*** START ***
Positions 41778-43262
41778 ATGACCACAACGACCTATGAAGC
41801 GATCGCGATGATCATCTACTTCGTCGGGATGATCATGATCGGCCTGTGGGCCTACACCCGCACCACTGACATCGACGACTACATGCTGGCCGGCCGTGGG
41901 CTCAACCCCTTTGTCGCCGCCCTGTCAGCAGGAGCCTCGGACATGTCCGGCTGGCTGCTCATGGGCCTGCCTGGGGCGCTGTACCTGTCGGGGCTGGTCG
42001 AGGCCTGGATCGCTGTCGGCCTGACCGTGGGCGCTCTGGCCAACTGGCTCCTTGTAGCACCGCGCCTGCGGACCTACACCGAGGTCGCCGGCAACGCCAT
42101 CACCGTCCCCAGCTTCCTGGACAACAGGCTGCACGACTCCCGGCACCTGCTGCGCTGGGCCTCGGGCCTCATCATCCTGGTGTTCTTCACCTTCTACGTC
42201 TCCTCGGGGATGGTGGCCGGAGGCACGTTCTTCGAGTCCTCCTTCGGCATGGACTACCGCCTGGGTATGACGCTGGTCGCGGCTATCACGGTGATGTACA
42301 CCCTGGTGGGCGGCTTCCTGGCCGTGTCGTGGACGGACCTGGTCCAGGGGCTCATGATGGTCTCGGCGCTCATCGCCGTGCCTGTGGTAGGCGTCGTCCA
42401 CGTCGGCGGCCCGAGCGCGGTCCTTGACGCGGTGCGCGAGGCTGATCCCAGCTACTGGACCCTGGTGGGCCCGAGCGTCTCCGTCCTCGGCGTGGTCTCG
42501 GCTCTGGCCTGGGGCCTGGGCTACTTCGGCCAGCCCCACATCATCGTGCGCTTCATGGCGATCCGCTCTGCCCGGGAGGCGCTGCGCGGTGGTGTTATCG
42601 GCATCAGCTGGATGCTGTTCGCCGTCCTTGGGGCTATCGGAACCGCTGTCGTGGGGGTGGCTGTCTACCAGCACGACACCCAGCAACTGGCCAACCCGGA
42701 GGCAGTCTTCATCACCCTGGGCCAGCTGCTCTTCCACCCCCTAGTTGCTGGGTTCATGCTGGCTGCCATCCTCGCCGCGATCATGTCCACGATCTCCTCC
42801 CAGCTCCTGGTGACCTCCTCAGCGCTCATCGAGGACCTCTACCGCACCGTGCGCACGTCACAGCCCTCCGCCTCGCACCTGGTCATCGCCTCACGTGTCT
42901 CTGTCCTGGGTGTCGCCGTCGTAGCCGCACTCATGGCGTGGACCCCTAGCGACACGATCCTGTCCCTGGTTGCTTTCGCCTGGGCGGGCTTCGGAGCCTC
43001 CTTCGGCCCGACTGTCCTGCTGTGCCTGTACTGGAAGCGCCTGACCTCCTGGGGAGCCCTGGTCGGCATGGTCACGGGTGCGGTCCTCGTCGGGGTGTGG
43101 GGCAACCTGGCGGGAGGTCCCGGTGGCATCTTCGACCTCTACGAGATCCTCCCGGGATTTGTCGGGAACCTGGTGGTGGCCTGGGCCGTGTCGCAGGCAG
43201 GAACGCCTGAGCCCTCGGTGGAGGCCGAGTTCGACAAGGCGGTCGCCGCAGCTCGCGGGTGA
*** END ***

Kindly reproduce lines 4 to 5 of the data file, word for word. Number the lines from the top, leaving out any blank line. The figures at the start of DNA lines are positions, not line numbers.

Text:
41901 CTCAACCCCTTTGTCGCCGCCCTGTCAGCAGGAGCCTCGGACATGTCCGGCTGGCTGCTCATGGGCCTGCCTGGGGCGCTGTACCTGTCGGGGCTGGTCG
42001 AGGCCTGGATCGCTGTCGGCCTGACCGTGGGCGCTCTGGCCAACTGGCTCCTTGTAGCACCGCGCCTGCGGACCTACACCGAGGTCGCCGGCAACGCCAT